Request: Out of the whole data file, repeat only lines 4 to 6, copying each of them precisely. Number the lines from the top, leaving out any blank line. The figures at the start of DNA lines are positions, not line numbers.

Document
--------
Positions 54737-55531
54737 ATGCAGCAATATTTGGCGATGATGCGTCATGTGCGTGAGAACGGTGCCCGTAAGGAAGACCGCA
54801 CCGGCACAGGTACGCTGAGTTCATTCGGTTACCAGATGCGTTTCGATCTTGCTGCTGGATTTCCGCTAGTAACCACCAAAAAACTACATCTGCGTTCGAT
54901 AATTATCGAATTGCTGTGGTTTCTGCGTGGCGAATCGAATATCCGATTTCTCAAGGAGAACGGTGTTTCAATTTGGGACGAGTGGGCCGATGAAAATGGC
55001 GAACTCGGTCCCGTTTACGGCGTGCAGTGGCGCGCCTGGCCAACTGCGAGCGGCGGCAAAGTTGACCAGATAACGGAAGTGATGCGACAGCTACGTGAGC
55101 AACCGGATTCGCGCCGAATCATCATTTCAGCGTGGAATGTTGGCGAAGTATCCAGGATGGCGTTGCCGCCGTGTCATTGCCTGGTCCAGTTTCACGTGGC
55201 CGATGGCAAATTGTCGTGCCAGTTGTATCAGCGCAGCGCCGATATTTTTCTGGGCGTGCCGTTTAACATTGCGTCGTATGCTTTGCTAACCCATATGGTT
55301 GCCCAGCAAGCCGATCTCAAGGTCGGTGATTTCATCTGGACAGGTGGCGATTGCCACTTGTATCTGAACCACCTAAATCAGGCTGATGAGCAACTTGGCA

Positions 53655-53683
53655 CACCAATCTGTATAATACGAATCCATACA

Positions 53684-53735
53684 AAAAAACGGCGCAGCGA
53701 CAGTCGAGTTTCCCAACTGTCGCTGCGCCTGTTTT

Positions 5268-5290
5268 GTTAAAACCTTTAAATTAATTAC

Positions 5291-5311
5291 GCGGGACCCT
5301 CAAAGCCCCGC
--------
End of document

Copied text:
54901 AATTATCGAATTGCTGTGGTTTCTGCGTGGCGAATCGAATATCCGATTTCTCAAGGAGAACGGTGTTTCAATTTGGGACGAGTGGGCCGATGAAAATGGC
55001 GAACTCGGTCCCGTTTACGGCGTGCAGTGGCGCGCCTGGCCAACTGCGAGCGGCGGCAAAGTTGACCAGATAACGGAAGTGATGCGACAGCTACGTGAGC
55101 AACCGGATTCGCGCCGAATCATCATTTCAGCGTGGAATGTTGGCGAAGTATCCAGGATGGCGTTGCCGCCGTGTCATTGCCTGGTCCAGTTTCACGTGGC